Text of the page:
Losing my Dad at 13 had a profound influence on me, but not just in the way it affected me at the time, but the way I looked at the future. It made me make a lot of decisions about the future – obvious ones like living for the moment and not dwelling on the retirement fund (who knows if you’ll get to enjoy it,) but also a pledge of independence.
I watched with pride the way my mum picked up the running of our household. I dont mean the day to day – obviously she already did the shopping, the cooking and the traditional roles any Mum would do in the home, (actually she was working by then too,) but also the more traditionally male roles. My Mum became our financial decision maker, book keeper, accountant and gardener. Looking around, many women in their fifties might have fallen apart, not even knowing where to start with household admin they didn’t normally even see. She was able to do it because she and my Dad had unusually always done things like that together and of course it would be obvious to say she also had to. I made me realise I never wanted to become the kind of woman or wife that ‘left things to him’.
A few years on, after only 3 years of marriage I can already feel us slipping into separate roles. I convinced myself it was delegation with things like holiday planning when I was too busy or looking for a new insurance quote, but I felt a bit guilty every time I asked Pete to take out the bin! It’s like that old leadership adage, don’t ask anyone to do anything you wouldn’t be prepared or able to do yourself.
More recently, its been all about DIY. For over months the cold tap in our bathroom had a washer problem and although the tap turned, no water came out. It wasn’t sudden, both of us watched it get worse for months and neither of us did anything until one day it stopped. I nagged (no, not my favourite word but I’m prepared to admit that’s what it was,) Pete for months, first to fix it and then to get someone who could. He actually didn’t know how to fix it but I wanted him to look it up or something, there’s always Google right? Of course the answer was that I could just as easily have done something about it myself instead of letting it become the butt of every argument. Eventually the tap got fixed (Pete’s solution was to replace the taps, but that’s another story) and before long there was another minor DIY job… the hook the blind cord wrapped around in our bedroom worked its way loose from the wall along with the surrounding plaster and we couldn’t raise the blind. We both carried on, the hook could be left in place and if you crossed your fingers, it might not fall out during the day, but obviously it wasn’t ideal. The nagging started again.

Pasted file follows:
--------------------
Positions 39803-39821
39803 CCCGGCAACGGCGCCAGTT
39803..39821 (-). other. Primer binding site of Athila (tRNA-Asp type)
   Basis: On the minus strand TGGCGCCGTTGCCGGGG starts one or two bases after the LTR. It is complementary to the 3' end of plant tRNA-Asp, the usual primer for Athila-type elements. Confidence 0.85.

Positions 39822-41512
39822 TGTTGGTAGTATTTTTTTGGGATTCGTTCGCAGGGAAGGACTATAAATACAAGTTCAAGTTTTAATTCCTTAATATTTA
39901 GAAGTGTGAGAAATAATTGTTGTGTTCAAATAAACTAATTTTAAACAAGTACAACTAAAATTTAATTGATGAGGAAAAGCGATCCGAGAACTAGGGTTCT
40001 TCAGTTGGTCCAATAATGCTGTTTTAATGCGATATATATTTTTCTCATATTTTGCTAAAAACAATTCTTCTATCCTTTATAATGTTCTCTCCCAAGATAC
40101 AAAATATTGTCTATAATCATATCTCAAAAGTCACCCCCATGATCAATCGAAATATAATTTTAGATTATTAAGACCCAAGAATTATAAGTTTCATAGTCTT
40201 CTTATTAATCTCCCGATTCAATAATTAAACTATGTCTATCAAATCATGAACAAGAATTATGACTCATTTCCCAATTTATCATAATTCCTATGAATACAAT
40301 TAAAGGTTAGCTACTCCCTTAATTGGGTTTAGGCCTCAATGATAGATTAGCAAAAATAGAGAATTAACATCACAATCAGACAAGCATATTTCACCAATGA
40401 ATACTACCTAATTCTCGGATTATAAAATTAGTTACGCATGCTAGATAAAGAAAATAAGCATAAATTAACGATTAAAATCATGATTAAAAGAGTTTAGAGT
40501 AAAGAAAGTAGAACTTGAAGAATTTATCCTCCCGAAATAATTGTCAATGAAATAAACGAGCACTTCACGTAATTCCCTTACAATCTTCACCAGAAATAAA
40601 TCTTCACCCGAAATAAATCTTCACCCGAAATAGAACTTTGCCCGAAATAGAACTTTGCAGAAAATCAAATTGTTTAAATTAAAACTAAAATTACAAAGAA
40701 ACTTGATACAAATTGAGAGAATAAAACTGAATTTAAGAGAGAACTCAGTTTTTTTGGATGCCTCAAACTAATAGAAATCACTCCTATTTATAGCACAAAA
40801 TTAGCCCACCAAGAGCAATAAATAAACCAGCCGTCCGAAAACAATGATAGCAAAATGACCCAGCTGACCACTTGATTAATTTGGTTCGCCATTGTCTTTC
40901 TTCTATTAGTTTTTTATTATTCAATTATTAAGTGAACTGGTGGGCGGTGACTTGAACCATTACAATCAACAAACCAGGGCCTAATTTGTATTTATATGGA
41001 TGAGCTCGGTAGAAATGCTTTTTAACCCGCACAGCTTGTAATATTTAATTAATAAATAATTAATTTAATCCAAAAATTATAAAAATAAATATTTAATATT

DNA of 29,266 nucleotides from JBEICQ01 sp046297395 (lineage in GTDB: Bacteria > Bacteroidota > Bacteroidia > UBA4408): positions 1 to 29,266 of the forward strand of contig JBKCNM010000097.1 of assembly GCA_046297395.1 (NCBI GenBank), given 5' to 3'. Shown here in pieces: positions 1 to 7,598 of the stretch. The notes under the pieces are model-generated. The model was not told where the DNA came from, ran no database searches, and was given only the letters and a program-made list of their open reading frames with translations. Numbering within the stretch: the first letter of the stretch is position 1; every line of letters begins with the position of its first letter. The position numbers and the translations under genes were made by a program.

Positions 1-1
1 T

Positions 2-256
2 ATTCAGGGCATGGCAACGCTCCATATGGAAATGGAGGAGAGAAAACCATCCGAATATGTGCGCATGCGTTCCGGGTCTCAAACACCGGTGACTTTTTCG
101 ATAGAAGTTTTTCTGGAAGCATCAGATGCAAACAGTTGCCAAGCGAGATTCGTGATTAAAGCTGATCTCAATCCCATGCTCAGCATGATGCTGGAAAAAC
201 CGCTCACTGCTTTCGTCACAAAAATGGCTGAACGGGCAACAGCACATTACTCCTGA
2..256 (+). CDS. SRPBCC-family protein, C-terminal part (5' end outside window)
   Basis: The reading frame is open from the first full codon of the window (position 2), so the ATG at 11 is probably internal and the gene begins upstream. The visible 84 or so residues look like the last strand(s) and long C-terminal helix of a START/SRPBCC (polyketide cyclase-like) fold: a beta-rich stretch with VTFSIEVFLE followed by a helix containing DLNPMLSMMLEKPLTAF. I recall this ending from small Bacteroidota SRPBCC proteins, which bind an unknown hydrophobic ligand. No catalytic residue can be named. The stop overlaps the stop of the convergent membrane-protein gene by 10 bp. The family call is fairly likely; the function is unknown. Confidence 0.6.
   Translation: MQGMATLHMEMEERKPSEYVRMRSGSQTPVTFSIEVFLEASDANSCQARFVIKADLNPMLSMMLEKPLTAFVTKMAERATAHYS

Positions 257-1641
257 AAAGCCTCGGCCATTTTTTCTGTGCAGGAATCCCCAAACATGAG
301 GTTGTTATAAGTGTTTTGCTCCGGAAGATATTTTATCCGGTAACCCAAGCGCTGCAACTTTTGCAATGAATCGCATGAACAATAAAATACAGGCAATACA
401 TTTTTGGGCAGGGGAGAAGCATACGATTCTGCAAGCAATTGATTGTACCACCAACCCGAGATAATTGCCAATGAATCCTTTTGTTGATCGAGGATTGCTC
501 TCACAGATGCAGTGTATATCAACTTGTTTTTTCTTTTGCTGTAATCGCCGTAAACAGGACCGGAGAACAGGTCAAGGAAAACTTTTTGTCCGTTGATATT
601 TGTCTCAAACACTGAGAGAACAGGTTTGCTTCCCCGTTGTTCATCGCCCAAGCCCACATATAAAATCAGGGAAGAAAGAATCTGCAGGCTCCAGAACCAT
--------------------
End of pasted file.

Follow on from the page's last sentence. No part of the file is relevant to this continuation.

A couple of weeks ago one Saturday morning I realised, I was becoming that woman. The truth was that although I was busy, really I was also out of practice. I had gone from someone who used to put her own shelves up, to being scared to try to fix this minor problem because I didn’t know how to tackle it any more. So I went and found the tool box, customised some rawl plugs to fill the gap and used a shed load of no-nails to secure the hook. Not all that technical I know, but I felt empowered to start doing these things again. Next on my list is the broken bathroom window lock. I’m told you can buy new double glazing locks and fit them yourself…
I guess some women look at men taking the traditional male roles of DIY etc as being ‘looked after’ but I don’t need Pete to do this stuff to show he loves me, I need me to do them, to make me feel strong. So if the worst ever happens, I know I can manage by myself.
I’d love to hear your take on this readers, it’s high time we had a bit more life-discussion around here and I hope to be bringing you more posts like this, but they don’t work without your input and conversation. Do you DIY and how do you feel about apportioning roles in your relationship? Have I made you think about retaining your independence?